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Actinomycosis

Mohanad N. Saleh 6th year meical student Supervisor: Dr. Anas Muhanna

About Actinomycosis
Actinomycosis is an indolent, slowly progressive infection caused by anaerobic or microaerophilic bacteria, primarily of the genus Actinomyces, that colonize the mouth, colon, and vagina Characteristic:clumps called grains or sulfur granules under microscopy

ETIOLOGIC AGENTS
most commonly caused by A. israelii. A. naeslundii, A. odontolyticus, A. viscosus, A. meyeri Most if not all actinomycotic infections are polymicrobial.

EPIDEMIOLOGY
peak incidence in the middle decades Males have a threefold higher incidence of infection than females(possibly poor dental hygiene) Individuals who do not seek or have access to health care are undoubtedly at higher risk.

PATHOGENESIS AND PATHOLOGY


normal oral flora and are often cultured from the bronchi, the gastrointestinal tract, and female genital tract disruption of the mucosal barrier. Local infection may consequently ensue. spreads contiguously in a slow progressive manner, ignoring tissue planes

Indulent Phase: manifested by lesions that usually appear as single or multiple indurations. Central necrosis consisting of neutrophils and sulfur granules develops and is virtually diagnostic of this disease fibrotic walls of the mass are typically described as wooden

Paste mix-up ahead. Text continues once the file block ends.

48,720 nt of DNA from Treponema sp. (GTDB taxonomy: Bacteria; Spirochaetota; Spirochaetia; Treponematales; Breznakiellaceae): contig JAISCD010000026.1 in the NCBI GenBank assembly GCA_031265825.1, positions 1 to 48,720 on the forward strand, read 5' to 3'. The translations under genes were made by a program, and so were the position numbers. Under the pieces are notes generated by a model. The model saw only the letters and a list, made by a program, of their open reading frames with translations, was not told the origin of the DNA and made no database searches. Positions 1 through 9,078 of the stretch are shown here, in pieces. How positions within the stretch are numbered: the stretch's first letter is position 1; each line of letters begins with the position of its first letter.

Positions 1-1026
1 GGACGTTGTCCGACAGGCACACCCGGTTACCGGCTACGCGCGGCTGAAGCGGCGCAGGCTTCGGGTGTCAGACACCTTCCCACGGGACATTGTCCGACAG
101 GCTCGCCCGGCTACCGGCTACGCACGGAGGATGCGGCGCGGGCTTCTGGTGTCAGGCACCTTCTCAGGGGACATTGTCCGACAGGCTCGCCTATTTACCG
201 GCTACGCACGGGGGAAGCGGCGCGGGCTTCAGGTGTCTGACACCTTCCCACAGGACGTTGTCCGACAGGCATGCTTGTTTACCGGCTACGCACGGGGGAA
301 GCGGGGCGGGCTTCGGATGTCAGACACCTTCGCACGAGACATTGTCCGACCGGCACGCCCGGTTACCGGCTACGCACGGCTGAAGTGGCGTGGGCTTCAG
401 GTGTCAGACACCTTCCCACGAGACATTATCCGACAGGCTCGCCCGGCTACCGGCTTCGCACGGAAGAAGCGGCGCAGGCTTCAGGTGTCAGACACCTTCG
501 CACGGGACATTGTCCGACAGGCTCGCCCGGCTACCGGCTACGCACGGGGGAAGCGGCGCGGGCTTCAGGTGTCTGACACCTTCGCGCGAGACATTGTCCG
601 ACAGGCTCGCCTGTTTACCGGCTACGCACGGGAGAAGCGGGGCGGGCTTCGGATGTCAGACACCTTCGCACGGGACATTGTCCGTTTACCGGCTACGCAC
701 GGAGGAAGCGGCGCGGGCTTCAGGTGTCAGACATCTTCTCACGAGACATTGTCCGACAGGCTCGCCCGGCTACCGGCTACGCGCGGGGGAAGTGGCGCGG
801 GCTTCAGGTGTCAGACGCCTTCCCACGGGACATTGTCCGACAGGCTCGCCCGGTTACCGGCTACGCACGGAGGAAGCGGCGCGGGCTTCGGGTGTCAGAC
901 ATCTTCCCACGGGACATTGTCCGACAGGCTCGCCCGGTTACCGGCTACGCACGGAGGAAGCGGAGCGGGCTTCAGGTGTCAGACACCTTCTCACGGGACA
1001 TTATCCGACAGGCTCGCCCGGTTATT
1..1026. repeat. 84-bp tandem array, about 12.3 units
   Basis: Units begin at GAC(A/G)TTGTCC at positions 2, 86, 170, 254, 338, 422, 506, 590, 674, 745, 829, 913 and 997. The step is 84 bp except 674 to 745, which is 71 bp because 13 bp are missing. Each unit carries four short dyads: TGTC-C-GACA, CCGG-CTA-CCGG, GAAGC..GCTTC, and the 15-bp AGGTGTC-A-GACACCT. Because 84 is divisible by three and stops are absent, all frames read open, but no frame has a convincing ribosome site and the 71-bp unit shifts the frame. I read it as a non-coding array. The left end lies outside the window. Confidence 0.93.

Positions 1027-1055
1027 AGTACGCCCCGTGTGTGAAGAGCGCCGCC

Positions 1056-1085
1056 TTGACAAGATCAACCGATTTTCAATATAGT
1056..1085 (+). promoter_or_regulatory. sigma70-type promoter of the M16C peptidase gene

Foreign bodies as IUCDs can raise the risk. HIV and immunocompromised patients have a higher chance. Ulcerative mucosal infections (e.g., by herpes simplex virus or cytomegalovirus)

Oral-Cervicofacial Disease
most frequently at an oral, cervical, or facial site, usually as a soft tissue swelling, abscess, or mass lesion that is often mistaken for a neoplasm. Pain, fever, and leukocytosis are variably reported. extension to the cranium, cervical spine, or thorax is a potential sequela

Thoracic Disease
involvement of the pulmonary parenchyma and/or the pleural space Sx: Chest pain, fever, and weight loss are common. A cough, when present, is variably productive. CXR: a mass lesion or pneumonia CT: central areas of low attenuation and ringlike rim enhancement may be seen

FIGURE147-1 Harrisons text book of Internal medicine

Thoracic actinomycosis 50% of cases include pleural thickening, effusion, or empyema( empty arrow)

Abdominal Disease
Months or years usually pass from the inciting event (e.g., appendicitis, diverticulitis, peptic ulcer disease, foreign-body perforation, bowel surgery, or ascension from IUCDassociated pelvic disease) Peritoneal fliud >> any abdominal organ, region, or space can be involved

disease usually presents as an abscess, a mass, or a mixed lesion that is often fixed to underlying tissue and mistaken for a tumor CT: enhancement is most often heterogeneous and adjacent bowel is thickened. Sinus tracts to the abdominal wall, to the perianal region, or between the bowel and other organs may develop and mimic inflammatory bowel disease.

Musculoskeletal and Soft Tissue Infection


due to adjacent soft-tissue infection but may be associated with trauma Cutaneous sinus tracts frequently develop.

Disseminated Disease
multiple-organ involvement. The lungs and liver are most commonly affected, with the presentation

DIAGNOSIS
Clinically, and raiology Aspirations and biopsies (with or without CT or ultrasound guidance) microscopic identification of sulfur granules

TREATMENT
High doses of antimicrobials for a prolonged period ( table) CT and MRI should be used to monitor the response to therapy. In most cases, either surgery can be avoided or a less extensive procedure can be used except when medical Tx fails

Reference: Harrisons principles of internal medicine. 16th edition.

Thank you